Picard Will Make It So

24-Dec-19 9:30 AM by
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This holiday season, Star Trek is in a lull: except for the occasional Short Trek (and accompanying podcast episode of Transporter Lock), there's been nothing new for us to watch since the second season of Discovery ended in April.

But next year will be a very different story. Not only is Discovery coming back for a third season — one set further into the future of Star Trek's timeline than we've ever seen — but Patrick Stewart will return to the role of Jean-Luc Picard in his own series. A trailer that debuted while I was at KansasFest 2019, where we watched it on a projector. Several of my fellow geeks can attest to the three times I screamed — see if you can spot them:

Television has changed significantly since The Next Generation went off the air in 1994. Whereas Deep Space Nine pioneered serialized storytelling, nowadays it is commonplace and even the default. Picard's new adventures won't be neatly bottled episodes that end with a weekly reset button; we should expect his journeys to continuously progress, going where he's never gone before and then some.

But it's not just television that's changed; it's also Trek itself. Picard was captain of the last crew assembled by Gene Roddenberry himself, who believed that humanity has resolved its inner conflicts by the 24th century. The inhabitants of the Enterprise D largely got along, inviting viewers to join their spacefaring family. Two years after Roddenberry passed away in 1991, Deep Space Nine debuted, introducing a station crew that was distrustful, conflicted, lustful, and mysterious.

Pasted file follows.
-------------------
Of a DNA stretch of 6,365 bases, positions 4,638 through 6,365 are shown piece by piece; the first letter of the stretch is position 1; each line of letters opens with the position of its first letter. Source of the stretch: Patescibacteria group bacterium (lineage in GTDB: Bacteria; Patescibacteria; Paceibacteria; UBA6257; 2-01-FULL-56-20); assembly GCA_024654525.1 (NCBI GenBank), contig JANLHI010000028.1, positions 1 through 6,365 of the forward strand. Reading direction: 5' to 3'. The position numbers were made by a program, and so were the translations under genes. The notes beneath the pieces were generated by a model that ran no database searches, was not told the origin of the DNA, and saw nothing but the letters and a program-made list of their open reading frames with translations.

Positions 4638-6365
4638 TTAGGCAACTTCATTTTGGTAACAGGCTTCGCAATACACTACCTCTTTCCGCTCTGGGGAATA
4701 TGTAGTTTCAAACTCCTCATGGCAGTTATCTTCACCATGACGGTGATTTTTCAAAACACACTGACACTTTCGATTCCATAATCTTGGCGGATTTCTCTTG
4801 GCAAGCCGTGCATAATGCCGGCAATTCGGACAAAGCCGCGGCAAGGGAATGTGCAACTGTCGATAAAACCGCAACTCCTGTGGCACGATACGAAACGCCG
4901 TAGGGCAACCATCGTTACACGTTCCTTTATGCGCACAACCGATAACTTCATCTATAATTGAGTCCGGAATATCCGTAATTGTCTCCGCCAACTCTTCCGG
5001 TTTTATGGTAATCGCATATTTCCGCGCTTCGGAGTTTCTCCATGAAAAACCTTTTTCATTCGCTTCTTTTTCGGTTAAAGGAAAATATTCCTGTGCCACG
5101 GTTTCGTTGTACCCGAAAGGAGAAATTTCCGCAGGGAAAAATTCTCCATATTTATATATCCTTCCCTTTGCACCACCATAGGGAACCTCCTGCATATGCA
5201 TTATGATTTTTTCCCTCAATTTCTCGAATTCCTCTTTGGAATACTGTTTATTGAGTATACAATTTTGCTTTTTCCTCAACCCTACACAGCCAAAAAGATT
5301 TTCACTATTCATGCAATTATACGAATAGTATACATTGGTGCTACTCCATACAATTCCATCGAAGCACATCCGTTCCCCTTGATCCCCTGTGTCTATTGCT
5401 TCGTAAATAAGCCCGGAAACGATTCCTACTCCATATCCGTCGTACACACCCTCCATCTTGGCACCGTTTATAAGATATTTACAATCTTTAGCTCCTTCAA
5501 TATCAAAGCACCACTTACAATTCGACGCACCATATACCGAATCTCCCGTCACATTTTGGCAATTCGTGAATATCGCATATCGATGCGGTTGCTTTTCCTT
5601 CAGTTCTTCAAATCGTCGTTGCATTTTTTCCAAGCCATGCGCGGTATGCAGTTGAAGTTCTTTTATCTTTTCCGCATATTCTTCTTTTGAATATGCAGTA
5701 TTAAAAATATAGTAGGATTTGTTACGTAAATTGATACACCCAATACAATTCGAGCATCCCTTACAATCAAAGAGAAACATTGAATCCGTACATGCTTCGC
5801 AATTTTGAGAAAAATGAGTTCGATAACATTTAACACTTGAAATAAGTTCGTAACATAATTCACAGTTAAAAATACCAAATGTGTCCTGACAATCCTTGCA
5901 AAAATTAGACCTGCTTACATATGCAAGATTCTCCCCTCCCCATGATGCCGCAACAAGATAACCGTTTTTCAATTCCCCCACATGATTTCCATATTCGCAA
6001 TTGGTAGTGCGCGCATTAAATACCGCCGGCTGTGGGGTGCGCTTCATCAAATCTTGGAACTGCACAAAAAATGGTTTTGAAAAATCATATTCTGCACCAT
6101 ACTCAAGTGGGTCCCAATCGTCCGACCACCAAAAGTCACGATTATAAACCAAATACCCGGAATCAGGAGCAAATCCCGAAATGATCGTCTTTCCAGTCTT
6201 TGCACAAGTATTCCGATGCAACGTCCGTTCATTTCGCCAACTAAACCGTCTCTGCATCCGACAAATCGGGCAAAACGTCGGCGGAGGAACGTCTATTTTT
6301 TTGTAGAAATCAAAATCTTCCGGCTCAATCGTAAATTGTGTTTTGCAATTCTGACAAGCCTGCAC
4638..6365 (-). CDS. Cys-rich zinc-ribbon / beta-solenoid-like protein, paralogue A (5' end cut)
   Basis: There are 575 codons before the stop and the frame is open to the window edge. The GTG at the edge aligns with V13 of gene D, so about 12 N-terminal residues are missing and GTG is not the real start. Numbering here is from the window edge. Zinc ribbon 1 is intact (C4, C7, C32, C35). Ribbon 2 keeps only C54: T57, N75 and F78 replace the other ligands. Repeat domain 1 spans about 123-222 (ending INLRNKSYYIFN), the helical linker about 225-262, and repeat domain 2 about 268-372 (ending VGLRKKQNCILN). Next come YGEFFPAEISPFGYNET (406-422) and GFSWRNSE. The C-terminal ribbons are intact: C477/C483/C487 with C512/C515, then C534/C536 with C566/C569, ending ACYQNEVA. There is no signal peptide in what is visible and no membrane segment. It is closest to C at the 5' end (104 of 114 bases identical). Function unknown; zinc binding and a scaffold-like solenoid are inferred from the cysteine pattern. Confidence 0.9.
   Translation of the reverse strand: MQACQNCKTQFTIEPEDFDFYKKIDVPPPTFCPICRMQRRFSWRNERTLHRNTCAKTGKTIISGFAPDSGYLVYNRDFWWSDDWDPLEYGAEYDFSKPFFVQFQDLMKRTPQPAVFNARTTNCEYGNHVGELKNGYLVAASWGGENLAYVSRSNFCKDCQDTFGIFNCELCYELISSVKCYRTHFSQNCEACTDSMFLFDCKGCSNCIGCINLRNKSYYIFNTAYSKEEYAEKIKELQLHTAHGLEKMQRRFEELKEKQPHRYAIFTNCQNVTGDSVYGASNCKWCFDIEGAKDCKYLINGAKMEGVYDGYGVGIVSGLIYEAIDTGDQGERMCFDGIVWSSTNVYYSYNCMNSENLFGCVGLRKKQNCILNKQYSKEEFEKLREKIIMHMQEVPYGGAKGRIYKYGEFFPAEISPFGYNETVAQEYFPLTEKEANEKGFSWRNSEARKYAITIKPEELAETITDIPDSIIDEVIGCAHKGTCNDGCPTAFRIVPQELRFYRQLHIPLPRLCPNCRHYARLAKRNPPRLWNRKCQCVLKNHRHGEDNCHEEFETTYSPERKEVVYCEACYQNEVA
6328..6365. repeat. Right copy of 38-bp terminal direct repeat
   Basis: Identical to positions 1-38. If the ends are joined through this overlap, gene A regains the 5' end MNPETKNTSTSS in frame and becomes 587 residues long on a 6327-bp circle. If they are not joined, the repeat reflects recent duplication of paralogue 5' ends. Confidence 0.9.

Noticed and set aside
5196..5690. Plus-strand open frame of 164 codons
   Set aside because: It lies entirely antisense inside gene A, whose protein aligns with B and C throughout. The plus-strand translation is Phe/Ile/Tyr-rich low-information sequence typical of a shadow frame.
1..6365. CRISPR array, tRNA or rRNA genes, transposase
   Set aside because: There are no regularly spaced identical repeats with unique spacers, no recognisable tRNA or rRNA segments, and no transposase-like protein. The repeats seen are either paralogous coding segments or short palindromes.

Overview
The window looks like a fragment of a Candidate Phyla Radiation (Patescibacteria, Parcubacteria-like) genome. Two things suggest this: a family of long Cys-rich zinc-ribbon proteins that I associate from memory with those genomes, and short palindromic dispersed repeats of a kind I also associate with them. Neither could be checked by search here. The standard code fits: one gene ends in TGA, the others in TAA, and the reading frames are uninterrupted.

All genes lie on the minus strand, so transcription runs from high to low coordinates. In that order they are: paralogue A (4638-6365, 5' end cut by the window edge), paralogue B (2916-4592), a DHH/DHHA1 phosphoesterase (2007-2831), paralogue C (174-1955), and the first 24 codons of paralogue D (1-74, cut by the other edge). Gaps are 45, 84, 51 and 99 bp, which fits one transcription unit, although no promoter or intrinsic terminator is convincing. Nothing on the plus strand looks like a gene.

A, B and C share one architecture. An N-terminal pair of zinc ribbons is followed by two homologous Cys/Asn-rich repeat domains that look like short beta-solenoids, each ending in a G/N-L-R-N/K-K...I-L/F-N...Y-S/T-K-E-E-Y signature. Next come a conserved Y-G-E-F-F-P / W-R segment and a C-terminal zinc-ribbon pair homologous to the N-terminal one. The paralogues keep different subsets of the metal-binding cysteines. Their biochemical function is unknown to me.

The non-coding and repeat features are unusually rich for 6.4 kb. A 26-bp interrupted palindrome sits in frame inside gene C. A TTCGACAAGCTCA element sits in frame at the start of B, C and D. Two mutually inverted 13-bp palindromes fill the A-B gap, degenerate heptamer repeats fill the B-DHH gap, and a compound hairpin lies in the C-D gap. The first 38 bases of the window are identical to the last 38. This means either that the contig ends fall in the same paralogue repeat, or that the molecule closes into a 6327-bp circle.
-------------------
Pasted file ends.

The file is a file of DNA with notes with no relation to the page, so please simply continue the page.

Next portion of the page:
Which universe will Picard find himself in? From the trailer, not all is well within and without the Federation. Whereas our science fiction in general and Trek in particular was once largely optimistic, as seen in TNG, now it is more dystopian, as often seen in DS9 and even Discovery. Can a retired captain and a new crew hope to make a difference?

We have months in which to ponder that question before Picard debuts in 2020. In the meantime, we can look to our own present, set aside our worries for the future, and enjoy the holiday season. It's what Captain Picard would want.